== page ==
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Faux Pas

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  • Faux Pas

    Heresy some might say, but taller and slimmer is the plan (tower version). On-the-cheap with drivers I've slowly acquired over the years to dabble with due to being interested in doing such a build... Waiting for my skill and research to mature enough. I'll call them Faux Pas.

    Tweeter is a P-audio pht-409. A lookalike to those in most of the gen 3 Klipsch heritage line. I got a couple pairs to mess with. The stock diaphragms are phenolic, but due to an incident with a soldering iron.., I decided to try out titanium diaphragms in this pair. If i remember right a pair went for ~$32 on "the auction site". The diaphragms were probably more than that.. oops

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    Midrange CD is from an MCM 53-1240 (discontinued, though I suspect is the same as the 53-1245 with a different horn). Titanium 1.75" Diaphragm. The horn from the 53-1240 looked the part, but had some issues and I found the Dayton H812/Celestion H1-9040P seemed to pair well for a $40 horn/CD combo (nowadays prices).

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    Woofer is tentatively an MCM 55-2952. Not so sure this will stay. For the price ($22 currently) it is hard to expect much. I have used these in a small sealed 2-way, but pulled em to take that project in a different direction because I realized I was being a moron. Interested to see what they do in a larger vented enclosure with less bandwidth to contend with.

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    My first attempt at a 3-way.. may crash and burn. We'll see how it goes.​
    My hopes for these are to satisfy the heavy metal itch.. That my 2-way builds have mostly lacked.
    I'm certainly not good at this. Just stubborn enough to keep going.

  • #2
    Keep us posted - I am doing something very similar right now.


    • #3
      Some extra pics and ramblings since I bumped up to the 5 attachment limit..

      The first thing I noticed comparing to the stock vs titanium diaphragm was the much flatter impedance on the titaniums. Which, initially struck me as possibly being nicer to work with for the higher xo of a 3-way? Maybe just wishful thinking. Because, along with that, came a more pronounced downward slope in the response.

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      The tweeter response posted was surface mounted on baffle. Planning to flush mount this time.. kinda, mostly
      The mid horn response was measured unmounted/free air. Maybe the baffle will bolster the bottom end slightly?

      If anyone cares what the front of the woofers look like.

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      A bit of a personal tradition is to do my digital baffle mockups in ms-paint.. I even got fancy this time and went two tone and added a base.
      It shows the basic premise of how I plan to use the plywood edge to cap the sides of the mid horn recess and top of tweeter recess. Making for a baffle width of ~14"
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      I'm certainly not good at this. Just stubborn enough to keep going.


      • #4
        On to the cabs,

        Being lazy and cheap I wanted to come up with a tower that only took a single 4x8 sheet for the pair. I already have simple plans that I came up with for two 13"x18"x11.75" boxes out of a single 4x4' piece. So I doubled it and massaged the numbers, Ending up with 14"x36"x11.25". And since there are only two cabs instead of four, There are four extra pieces that would otherwise be tops and bottoms to use as braces instead.

        I also really prefer working with plywood instead of MDF. I found some South American Sande wood ply for $60/sheet.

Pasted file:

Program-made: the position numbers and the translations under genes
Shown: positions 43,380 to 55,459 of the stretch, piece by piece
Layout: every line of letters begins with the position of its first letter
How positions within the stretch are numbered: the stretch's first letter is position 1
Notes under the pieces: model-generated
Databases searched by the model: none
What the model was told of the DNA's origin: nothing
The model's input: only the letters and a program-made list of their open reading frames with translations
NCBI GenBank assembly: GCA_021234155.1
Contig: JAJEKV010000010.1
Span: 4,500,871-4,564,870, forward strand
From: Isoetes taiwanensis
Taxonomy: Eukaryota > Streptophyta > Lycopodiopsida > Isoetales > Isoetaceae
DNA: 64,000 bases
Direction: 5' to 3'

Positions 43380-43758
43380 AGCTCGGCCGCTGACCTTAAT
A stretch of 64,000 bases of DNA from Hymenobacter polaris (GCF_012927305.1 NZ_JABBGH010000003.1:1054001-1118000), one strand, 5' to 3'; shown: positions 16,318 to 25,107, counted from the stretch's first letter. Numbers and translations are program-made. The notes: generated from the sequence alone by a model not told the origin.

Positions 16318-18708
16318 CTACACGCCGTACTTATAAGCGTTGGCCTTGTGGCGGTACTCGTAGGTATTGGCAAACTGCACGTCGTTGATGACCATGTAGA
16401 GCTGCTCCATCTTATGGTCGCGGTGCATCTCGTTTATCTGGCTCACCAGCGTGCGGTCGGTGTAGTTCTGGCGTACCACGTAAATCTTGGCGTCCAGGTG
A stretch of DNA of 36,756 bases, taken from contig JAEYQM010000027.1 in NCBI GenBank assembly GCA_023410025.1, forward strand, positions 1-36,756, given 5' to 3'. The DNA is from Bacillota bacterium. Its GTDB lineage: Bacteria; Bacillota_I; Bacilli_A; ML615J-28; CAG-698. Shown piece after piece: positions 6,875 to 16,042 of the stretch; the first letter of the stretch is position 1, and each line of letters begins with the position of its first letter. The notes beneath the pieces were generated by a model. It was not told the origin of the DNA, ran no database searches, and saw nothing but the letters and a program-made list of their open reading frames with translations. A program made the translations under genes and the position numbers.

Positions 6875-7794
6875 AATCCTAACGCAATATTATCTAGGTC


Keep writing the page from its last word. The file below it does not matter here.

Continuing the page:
However, I ended up screwing up and started cutting the sides for height when I meant to do the front/back, So the cabs will be ~34.5" tall instead of 36".. But that isn't a huge deal. I'll add a base to it like I showed in my ms-paint work. I also messed up when cutting some of the inner brace pieces and cut one too narrow, so I cut the other to match then adjusted to cut #3&4 correctly. That's what I get for working on projects after being strung out from a rough day at work and a couple beers in me.

        Free-handing the router for recesses is always a very stressful endeavor. I haven't gotten into router jigs yet. This time I tried using the table saw to define the straight lines of the horn recesses. This gives me a little safety net when using the router to get out the rest of the bulk.

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        However, since the sides and top will butt right up to the horns i need to get some material out with the router before assembly. There were a couple slips (not in the photo) but I'm not too worried about that. All part of the process.

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        Gluing up is a slow process. I've only got so many clamps. I added some scraps to give a little extra meat for the mid horn mounting screws.. There will be a good amount of torque with the big CD hanging 8" off the end.

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        There is one thing that sucks about plywood compared to MDF... it is rarely flat. That hasn't caused too much issue for me up until now, it sucks for towers because the bow really adds up on the length. You start needing to keep it in mind each part you are gluing on and figuring out how to straighten it all out by the end. My kitchen dining set has bench made of 1.5" butcher block. I've been clamping it down to that and makes a decent reference for flatness with the square.
        Last edited by DrewsBrews; 09-15-2022, 10:20 PM.
        I'm certainly not good at this. Just stubborn enough to keep going.


        • #5
          Looks good so far - you might want to consider supporting the CD somehow as once you drop or shock-load this cabinet it will likely break your horn - just a thought (I am doing this with my current project).


          • #6
            I understand. That was one concern about the horn that came with the CD. The plastic was rather thin and I seem to remember reviews saying it would break in shipping with the CD attached. Though, all the ones I ordered arrived undamaged. The H1-9040P are nice and thick and have thick reinforcement ribs. Also since the horn is about as tall as it is deep I think it can withstand torque better than a narrower horn. I'm confident it can handle enough of a drop that I'd be just as concerned for other parts in the same situation.